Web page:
By Louis Campbell reprinted from FOG DOG (1995)
The year was 1884. The 24' boat "Escape" brought Captain W.A. Cox and Dr. J.F. William Saubert with a load of houshold goods up the Siuslaw to a point about three miles above Florence.
Captain Cox built a home on the North shore, not far west of the present site of Cushman. This was the First home in what would become the town of "Acme" In 1885, Captain Cox, his wife and two children were the only residents of the future town site. That same year, a post office was established there, three years before the one was established in Florence.
Captain Cox had retired from the sea, but proceeded to build a successful second career in Real Estate. Captain Cox named Lily Lake, north of Florence, for his daughter Lily. She married O.W. Hurd, a successful Florence businessman.
A plat for the town of Acme was approved by the Lane County Clerk in June of 1890, and the little town began to grow along with Florence. The October 1891 issue of THE WEST (published in Florence) carried the notice:
The Capitalist of today and the future is the man who can see a city before it is built; a city after it is built can be seen by anybody.
Your Attention is called to Florence and ACME - The leading towns of the great Siuslaw Valley.
Captain Cox died in October, 1912. His grave is in the Pacific Sunset Cemetery, on the hill above Acme.
A little west of the Cox's first home, Dr. Saubert had built his sawmill at the river's edge, and a home for his family on a hill nearby.
Saubert's sawmill was the first permanent sawmill on the river. It flourished. The town of Florence was growing, and Saubert had "seen the city before it was built.” But Saubert did not have the only sawmill. I.B. Cushman had one at Acme, and O.W. Hurd built one in Florence. There were others, but not so well known. The first sawmill in the entire area, built by Duncan about 1876 near the mouth of the Siuslaw, only lasted about a year.
As lumber became plentiful, ships were needed to carry loads to sell at other ports. Acme was just as important as Florence as a lumber producer at this time, and the ocean was the only way to get the lumber to outside markets.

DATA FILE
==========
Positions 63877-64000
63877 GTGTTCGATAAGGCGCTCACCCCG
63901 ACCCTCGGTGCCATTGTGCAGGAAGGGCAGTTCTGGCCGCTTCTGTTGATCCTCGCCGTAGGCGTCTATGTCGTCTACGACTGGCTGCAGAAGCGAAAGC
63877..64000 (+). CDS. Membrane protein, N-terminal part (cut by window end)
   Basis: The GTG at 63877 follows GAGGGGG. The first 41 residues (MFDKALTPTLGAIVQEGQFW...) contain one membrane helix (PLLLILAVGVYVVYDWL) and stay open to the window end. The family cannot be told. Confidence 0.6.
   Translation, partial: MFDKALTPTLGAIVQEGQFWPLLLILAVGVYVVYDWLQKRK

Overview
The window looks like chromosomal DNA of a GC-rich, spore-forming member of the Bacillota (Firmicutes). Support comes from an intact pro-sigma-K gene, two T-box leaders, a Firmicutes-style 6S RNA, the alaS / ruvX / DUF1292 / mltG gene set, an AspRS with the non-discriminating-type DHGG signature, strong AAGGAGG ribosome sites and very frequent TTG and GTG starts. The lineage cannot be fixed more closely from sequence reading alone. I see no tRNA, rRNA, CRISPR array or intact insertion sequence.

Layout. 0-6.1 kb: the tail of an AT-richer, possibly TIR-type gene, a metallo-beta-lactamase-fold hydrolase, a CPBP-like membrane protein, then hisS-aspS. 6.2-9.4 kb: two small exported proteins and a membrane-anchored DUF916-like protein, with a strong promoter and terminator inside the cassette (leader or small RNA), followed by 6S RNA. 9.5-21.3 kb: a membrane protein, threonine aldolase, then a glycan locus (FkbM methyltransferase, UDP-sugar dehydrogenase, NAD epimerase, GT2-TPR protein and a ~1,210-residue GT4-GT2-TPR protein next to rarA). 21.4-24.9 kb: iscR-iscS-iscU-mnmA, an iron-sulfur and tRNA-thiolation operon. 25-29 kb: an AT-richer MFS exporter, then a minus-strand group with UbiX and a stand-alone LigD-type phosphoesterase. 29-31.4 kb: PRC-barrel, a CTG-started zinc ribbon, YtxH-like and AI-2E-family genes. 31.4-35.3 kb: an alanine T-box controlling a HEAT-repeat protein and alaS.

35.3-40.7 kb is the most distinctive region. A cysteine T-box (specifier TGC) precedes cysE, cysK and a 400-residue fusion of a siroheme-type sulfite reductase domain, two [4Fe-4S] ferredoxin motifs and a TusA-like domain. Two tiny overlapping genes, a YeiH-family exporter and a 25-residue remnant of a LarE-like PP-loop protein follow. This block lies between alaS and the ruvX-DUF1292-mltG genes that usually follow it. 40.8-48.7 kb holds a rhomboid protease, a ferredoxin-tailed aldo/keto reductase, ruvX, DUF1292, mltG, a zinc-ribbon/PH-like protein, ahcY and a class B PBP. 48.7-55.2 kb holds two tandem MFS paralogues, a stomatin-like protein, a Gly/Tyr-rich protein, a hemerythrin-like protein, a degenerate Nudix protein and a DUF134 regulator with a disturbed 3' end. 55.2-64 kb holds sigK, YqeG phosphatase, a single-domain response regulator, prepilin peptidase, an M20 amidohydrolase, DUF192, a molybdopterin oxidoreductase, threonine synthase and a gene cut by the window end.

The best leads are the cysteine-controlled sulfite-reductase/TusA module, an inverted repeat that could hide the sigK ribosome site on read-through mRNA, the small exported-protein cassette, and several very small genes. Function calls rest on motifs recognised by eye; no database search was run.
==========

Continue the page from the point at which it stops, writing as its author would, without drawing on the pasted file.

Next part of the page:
Boatbuilding was an important part of Acme's history. The schooner "Acme" was built for the use of Saubert's Acme mill. She was the first ship on the Siuslaw, launched September 15, 1887.
The fishing industry also contributed heavily to the growth of Acme. Even Dr. Saubert took over a salmon cannery from a prior owner, but he was still a doctor, and always found time to go to the aid of those who needed him.
Acme grew. In 1882 O.W. Hurd built a cannery on the north shore at Acme. His product was sold under the brand name "Corona7".
In 1887 a cooperative cannery, which became known as the Rose Hill cannery, was built on the south shore of the Siuslaw across from the North Fork outlet.
In 1895 Kyle & Cushman sold shares to build a three masted schooner. Total construction cost was $25,000. Launched at Acme in January, 1897, she was christened the "Bella.”
A new wharf was completed on the river above Acme by Christensen Bros, in July of 1896. It was 40 by 60 feet with a 20 by 40 foot saltery and described as the best on the river.
The population of Acme in 1900 was about 59, compared to about 300 in Florence.
The farming activities that were going on in the entire area were just as important as the more spectacular timber and the Fishing industries. Farming seldom got the publicity that was given to other businesses. All businesses that developed in Acme were dependent upon dependable shipping schedules. Like Florence, Acme felt the effects of the dangerous bar conditions at the river entrance. By the time the jetty was constructed, other factors affected the economy.
The railroad from Eugene to Coos Bay crossed the river at Acme in 1915. The new name for the town became Cushman. The railroad provided more dependable cargo service, providing faster shipping for all products.
But times were rapidly changing, and Acme, (now Cushman) was never to become an industrial hub in the modern world. Eventually, the canneries closed as the fish supply dwindled. What we now know as Cushman is but a small part of what was once Acme.
When the coast highway links were completed in 1938, the old town of Acme was remembered only by the local old timers.
The "Old Red Store" is gone, but the pilings where it sat over the river still stand along the north shore west of Cushman.
The Old Acme railroad station is gone, but the little road across from the Cushman store still leads up to the raised spot next to the tracks where it used to stand.
Skunk Hollow has changed, but the name on the road sign still catches the tourist’s eye and causes a few smiles as one drives along Highway 126, which follows the old main street of Acme.
Individual sport fishing has replaced the old commercial nets, and outboards roar upstream where the old drift boats used to quietly follow the current.
A few abandoned houses still stand. For how long, who can tell? Knowing what once was there, and seeing what remains is enough to make one wonder "will our contribution to this lifetime live on"...or will it too fade away into an almost unremembered past?